Saturday, June 25, 2011

I Wonder if Agamemnon Tselikas Could Get the Jerusalem Patriarchate to Test the Ignatius Book Discovered By Morton Smith Using the Hi-Tech Procedure He Helped Pioneer

I happened to hear that Agememnon Tselikas was one of the authors of a study which uses infrared light to determine the age of medieval manuscripts. Agamemnon Tselikas of course is the most important Greek paleographer there is.  Tselikas was hired by Biblical Archaeological Review recently to examine the evidence that remains of Morton Smith's 1958 discovery at the Mar Saba monastery.  Smith discovered a hitherto unknown letter of the Church Father Clement of Alexandria which challenged the accepted understanding of how the New Testament canon was formed.  The discovery has remained controversial ever since and the writing can no longer be scientifically examined to determine authenticity because the manuscript has disappeared.

I have been corresponding with Tselikas long before the Biblical Archaeology Review piece came out.  Any subject that I have decided to investigate that happens to have anything to do with medieval Greek manuscripts, Tselikas inevitably ends up being the man to speak with.  Now it turns out his pioneering research that might help determine whether the document is authentic.

The methodology is outlined in the International Journal of Computer Vision Volume 94, Number 1, 136-151 where it is noted that the:

viewing of artifacts under near infrared radiation is widely adopted in the visual examination of works of art, as it provides further information on invisible inks or pigments due to fading or cover of more recent layers of paint. Reflectographical studies on the optical behaviors of inks under visible and near infrared radiation have shown that inks that have very similar photometric properties under visible light can be separated when viewed under infrared radiation (Alexopoulou and Kokla 1999). The differentiation in near infrared is mainly due to the different chemical composition of the inks and can be represented using histograms or mixture of Gaussian function.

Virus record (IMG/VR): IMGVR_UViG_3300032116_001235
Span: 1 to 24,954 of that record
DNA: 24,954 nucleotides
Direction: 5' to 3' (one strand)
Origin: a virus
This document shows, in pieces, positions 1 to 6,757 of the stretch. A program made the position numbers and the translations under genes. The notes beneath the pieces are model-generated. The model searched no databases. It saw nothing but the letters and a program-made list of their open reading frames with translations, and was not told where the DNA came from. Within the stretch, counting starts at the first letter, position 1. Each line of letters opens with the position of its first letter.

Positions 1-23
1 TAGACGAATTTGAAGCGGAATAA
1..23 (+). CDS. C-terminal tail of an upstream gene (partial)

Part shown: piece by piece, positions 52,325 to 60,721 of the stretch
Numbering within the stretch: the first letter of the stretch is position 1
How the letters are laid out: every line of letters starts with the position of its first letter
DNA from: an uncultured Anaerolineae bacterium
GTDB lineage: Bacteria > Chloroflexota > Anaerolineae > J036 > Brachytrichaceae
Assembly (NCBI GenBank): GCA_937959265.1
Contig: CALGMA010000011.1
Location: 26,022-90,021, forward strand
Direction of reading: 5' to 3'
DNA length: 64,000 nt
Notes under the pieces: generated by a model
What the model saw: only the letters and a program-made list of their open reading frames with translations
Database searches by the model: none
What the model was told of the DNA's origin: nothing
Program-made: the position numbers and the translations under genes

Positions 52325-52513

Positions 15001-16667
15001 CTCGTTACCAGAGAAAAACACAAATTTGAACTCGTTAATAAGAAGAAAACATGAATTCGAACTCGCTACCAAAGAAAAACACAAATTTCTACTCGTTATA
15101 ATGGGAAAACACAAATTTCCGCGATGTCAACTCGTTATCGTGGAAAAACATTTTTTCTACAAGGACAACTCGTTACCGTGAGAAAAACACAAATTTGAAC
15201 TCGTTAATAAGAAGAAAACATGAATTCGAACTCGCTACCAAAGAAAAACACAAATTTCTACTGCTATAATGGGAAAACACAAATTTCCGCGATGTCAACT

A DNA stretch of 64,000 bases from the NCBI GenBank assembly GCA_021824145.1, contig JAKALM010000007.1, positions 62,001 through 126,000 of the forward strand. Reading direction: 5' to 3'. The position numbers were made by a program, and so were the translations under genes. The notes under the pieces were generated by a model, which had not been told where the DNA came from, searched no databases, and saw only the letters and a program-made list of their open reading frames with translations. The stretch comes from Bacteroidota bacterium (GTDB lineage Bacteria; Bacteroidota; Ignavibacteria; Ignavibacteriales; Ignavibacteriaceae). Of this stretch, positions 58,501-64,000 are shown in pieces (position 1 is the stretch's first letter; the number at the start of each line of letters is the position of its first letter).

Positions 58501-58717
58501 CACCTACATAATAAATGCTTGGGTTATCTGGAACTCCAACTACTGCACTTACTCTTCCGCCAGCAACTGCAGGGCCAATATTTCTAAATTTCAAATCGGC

The basic idea I guess is that if the composition of the ink is pretty primitive as was the case in the medieval period, we can pretty much determine the date of most manuscripts up to the sixteenth century. But I wonder if - let's say - the Mar Saba document was written at the earliest possible date (i.e. in the late seventeenth century) I wonder if ink manufacturing was still primitive enough that we could use the test which is designed for sixteenth century manuscripts in less isolated parts of the world (i.e. mainland Greece).

After all, Tselikas has mentioned that he discovered some writing on p. 11 of the Voss Ignatius book. If the ink was manufactured only recently, the test presumably won't work. Yet in the event the ink was indeed from the earliest possible period, perhaps the examination would be able to determine a date.  Sounds like its worth giving it a try to me at least ...

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